I’m 100% good talking about this. So, to answer some questions in no particular order:
What’s it like to go from this to that , and how have you adjusted?
This is super interesting and a bit difficult to answer.
On one hand, there are ways in which I can answer “it didn’t feel like much of a change.” I feel that because I almost never assume an experience about a game before I play it with a given group. I always try to keep myself open, and to work towards having the kind of experience that I want to have with this group of people, using this set of systems.
So when I’m going to GM something like Rosenstrasse at a con, I really focus on making a safe space, getting everyone on the same page, letting us all experience the game fully, and helping everyone (including myself) get what we want out of the game. And so when I went to run D&D for my nephews, the things I was thinking about, focusing on achieving were very much the same.
But, of course, how you get mutual joy out of D&D with 12 year olds and get mutual learning out of Rosenstrasse with adults are very different. So while it feels the same to me, the tools and techniques are quite a bit different in practice.
For this game, which was the first time most of the kids had played D&D my goals were to give them a taste of RPing and to set them up so they could play D&D in the wild if they wanted. I used 5th ed, and the adventure from the Essentials Kit, to meet that later goal. Even though it wouldn’t be my first choice for gaming (I’d go Black Hack or Dolemnwood, probably) – I wanted the kids to learn a system and a way of playing that would easily enable them to play with others.
With that in mind, I mostly just ran the game out of the box. I didn’t do a lot of customization or shifting or reorganization – all of which are things I normally do when I run a published campaign. For this game I wanted things to be pretty straight up, to match with the experience of D&D in a lot of ways. Like, I knew that one of the kids had friends who had played this campaign – and I wanted them to be able to talk about it with them, to meaningfully compare notes about what happened and have that joy of having been through the same story, but also a different story at the same time.
The places where I drifted things from a lot of D&D play, however, was in focusing on player abilities to create things in the world, and developing a sense of what their characters personalities were. Because they were kids, this was all pretty simple stuff. I asked a lot of questions like:
What does your magic look like?
Ex: We’ve never seen you case magic missile, what are your missiles like?
Ex: You’re a wizard, you learned your magic by being formal taught by an arch mage. Who taught you, and how do you feel about them?
Ex: You’re using a holy symbol to cast that spell, where did you get it and what does it mean to you?
How does your character feel about that?
Ex: You’re a half-orc in a mostly human town, but the people here look to you as a hero. How do you respond when they all start cheering for you?
Ex: You said earlier your character never had any friends before. Are the other party members your friends? (When yes) How do you show them?
Lots of stuff like that. And then I’d build on their answers as we went. For example, our Wizard was a Dragon Born. He answered one of the questions by saying his father, a blue dragon, taught him magic. He became an adventurer because as a half-dragon he wasn’t powerful enough to master real dragon magic. So later in the game, when they faced off against the dragon in a quest, that dragon recognized the character and knew his father and taunted him with it.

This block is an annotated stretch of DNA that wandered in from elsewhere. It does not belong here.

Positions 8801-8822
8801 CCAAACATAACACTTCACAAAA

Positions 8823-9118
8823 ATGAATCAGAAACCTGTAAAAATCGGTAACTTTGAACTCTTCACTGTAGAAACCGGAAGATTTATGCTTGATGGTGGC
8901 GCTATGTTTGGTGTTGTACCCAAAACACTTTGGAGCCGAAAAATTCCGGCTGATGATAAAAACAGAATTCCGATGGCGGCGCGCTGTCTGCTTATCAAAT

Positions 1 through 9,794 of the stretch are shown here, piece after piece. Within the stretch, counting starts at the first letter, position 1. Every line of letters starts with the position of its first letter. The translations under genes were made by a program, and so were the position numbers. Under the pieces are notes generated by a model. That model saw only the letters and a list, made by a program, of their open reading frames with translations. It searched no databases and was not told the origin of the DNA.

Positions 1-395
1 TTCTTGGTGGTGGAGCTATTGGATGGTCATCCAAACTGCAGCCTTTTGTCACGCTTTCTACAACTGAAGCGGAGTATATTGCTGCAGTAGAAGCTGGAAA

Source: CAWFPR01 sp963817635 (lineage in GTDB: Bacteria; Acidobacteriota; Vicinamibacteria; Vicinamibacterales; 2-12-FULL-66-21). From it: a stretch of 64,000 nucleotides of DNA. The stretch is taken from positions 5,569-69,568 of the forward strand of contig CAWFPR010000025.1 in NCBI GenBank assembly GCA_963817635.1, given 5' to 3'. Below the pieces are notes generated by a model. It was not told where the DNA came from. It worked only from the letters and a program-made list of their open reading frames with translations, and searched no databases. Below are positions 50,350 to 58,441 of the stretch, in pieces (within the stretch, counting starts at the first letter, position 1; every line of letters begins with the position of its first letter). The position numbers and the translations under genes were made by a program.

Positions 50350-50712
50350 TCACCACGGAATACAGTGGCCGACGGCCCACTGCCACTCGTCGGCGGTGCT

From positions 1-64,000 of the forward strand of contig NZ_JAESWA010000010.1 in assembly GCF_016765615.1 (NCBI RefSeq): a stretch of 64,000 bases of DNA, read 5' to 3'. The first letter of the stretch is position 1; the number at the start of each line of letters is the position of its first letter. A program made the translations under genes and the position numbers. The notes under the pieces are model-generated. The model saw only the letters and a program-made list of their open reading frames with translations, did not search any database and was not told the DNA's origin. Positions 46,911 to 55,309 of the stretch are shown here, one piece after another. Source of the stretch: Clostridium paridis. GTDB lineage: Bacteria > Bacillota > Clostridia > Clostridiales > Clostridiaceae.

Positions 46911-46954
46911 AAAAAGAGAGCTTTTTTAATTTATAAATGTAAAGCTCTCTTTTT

Do you draw a bright line and revel in the contrast?
One of the places I did draw a big line between this game and most of the games I play these days was around moral and ethical questions and exploration. Many games I play are about exploring history, humanity, and very subtle ethical questions and problems.
This game was not that. I told all the players they were heroes, they helped people. And when, in the course of the game, they did some murder hobo stuff (mostly by accident), I didn’t make a big question about it.
For example, in one of the dungeons the PCs explore a gnome cave. The gnomes aren’t evil, but are in a panic state that leads to combat. (The way the module is written at least one combat seems to be unavoidable. You could avoid it, but you’d have to GM around the text on the page.) Killing the gnomes is… really questionable. And, because these were all new players, yes a gnome ended up dead.
In games I play with grownups there would be some reflection on that. It would come back. You just went into someone’s house and killed them – both ethically and in terms of consequences in the world, there’s gonna be blow back. But not in this game. The kids already kinda felt bad about it, and so we didn’t dwell on it.
Do you have any advice for anyone else doing the same?
I dunno, I’m bad at advice. Really, I think the key is to have some awareness of what you want out of a game, and find ways to play what you’re playing with the people you’re playing with. If you are choosing to play D&D with kids, then lean in on that. Let it be silly. Let it be random. Let some weird shit into the game, and sometimes don’t lean on every issue you could explore because it just won’t be right for this game or these kids.
Here’s the picture. I didn’t set up the screen! I don’t like GM screens. I roll dice in the open.
But when I went to the bathroom and came back, the players had set up the screen. And made each other move so they couldn’t see behind it.
So I went with it. It isn’t normally what I’d do – but it was what they wanted, so I changed to play the game the group wanted.